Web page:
It’s been a long 3 days. Yesterday, Memphis, Saqqara, and Giza.
Today (by now night), like yesterday, started with a 6am wake-up call and ended with the evening lecture from 8-10. Somewhere in between, there’s been a trip to the Mosque/Citadel and the Egyptian Museum, a flight to Aswan, and a welcoming water taxi to the Movenpick Hotel on Elephantine Island (home of Farouk, one the guides; what a team he a Waleed make!).
The Egyptian Museum is home of one of the greatest exhibitions on classical Africa. No doubt, a powerfully moving libation was offered at the entrance of the museum to prepare the young and old minds alike to experience the fullness and vibrancy of African civilizations.
While New York was all a-buzz a few days ago about the arrival of one of Tutankhamen’s chariots, now on display at the “King Tut” exhibit in NYC, the Kemet Krew 2010 saw a far more stunning and representative collection of his belongings. As the New York Times article notes (http://www.nytimes.com/2010/08/03/arts/design/03chariot.html?_r=1&scp=1&sq=tut&st=cse), the exhibitioners of the NYC collection shamelessly admit that the exhibit is driven by commercialism and greed (the carriage was delivered and reassembled at night after the museum closed to ensure that not a single day of profit from the exhibit was lost; so what if rushing puts history at risk?!). With Waleed, Farouk, and Profs Carr and Beatty’s guidance (the latter doing so defiantly since only licensed guides are permitted to provide information during group tours), the commercial exploits have been circumvented, and all within earshot will be the wiser for it.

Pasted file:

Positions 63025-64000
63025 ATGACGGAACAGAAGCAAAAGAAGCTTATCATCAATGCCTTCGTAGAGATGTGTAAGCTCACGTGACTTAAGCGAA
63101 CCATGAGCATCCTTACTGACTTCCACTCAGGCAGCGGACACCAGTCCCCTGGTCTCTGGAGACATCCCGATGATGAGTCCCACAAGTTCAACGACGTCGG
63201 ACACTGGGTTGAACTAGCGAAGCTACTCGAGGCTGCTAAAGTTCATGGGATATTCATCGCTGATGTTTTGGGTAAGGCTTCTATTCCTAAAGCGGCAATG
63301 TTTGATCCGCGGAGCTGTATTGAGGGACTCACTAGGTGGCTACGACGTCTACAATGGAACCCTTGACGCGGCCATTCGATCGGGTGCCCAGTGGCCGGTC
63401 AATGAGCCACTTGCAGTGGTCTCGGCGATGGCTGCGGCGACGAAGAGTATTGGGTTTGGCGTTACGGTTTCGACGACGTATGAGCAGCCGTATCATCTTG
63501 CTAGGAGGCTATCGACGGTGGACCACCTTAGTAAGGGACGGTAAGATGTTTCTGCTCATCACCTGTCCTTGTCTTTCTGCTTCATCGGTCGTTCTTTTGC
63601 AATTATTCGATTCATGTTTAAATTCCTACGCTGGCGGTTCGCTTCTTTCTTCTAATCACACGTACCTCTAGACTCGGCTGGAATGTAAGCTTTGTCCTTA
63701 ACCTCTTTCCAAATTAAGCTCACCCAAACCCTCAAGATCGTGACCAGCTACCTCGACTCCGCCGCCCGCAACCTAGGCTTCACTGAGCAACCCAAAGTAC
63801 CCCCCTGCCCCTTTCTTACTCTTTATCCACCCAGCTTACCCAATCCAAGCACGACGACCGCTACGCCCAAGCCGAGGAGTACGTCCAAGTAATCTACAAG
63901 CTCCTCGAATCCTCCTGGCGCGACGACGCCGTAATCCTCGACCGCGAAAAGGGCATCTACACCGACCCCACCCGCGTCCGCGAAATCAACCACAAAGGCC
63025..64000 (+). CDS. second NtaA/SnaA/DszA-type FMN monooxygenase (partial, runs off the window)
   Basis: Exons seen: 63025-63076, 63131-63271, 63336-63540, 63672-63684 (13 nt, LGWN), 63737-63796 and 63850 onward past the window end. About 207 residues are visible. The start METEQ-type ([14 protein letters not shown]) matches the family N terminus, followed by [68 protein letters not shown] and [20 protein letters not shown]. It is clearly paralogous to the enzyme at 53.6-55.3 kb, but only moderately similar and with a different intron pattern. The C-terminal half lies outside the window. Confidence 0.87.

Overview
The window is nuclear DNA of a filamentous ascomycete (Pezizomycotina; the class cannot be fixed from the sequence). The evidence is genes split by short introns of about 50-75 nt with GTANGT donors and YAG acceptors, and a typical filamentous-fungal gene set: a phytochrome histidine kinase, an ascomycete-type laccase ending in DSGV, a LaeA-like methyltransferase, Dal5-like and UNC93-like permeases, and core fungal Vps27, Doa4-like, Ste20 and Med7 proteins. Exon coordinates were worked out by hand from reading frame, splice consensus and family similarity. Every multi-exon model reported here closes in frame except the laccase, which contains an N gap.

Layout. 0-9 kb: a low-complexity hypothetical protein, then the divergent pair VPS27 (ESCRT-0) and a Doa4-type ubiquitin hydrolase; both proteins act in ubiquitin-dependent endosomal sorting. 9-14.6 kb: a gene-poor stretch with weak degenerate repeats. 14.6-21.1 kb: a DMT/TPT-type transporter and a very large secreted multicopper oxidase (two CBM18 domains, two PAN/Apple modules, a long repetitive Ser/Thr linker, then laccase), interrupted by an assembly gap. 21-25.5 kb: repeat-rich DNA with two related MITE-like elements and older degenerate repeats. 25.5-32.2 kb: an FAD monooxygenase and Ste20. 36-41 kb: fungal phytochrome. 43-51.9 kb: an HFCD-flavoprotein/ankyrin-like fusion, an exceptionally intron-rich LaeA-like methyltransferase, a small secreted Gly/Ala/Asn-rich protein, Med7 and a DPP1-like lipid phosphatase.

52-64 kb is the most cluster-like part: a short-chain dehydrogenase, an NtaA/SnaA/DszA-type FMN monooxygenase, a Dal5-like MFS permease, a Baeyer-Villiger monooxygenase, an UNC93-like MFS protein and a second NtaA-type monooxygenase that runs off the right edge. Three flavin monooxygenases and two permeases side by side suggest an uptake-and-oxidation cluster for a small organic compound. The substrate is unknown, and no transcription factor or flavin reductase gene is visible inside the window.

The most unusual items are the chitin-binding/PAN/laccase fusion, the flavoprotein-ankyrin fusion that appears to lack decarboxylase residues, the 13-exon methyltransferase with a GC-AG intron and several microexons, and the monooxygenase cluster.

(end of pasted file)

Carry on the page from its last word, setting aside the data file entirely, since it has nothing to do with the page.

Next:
The serenity of Aswan never fails to make me think that this is how life should be lived. Wish I were there… Since there are only 24 hours in the day, and site visits (and travel time to and fro) and lectures comprise no less than 16 of them, it’s tough to find time and technology to upload to the blog regularly. But hang with us; great entries are being written and are coming to a blog post near year sooner than later. The slower pace of Aswan (compared to the rat-race of Cairo) assures it.
Until then, hotep…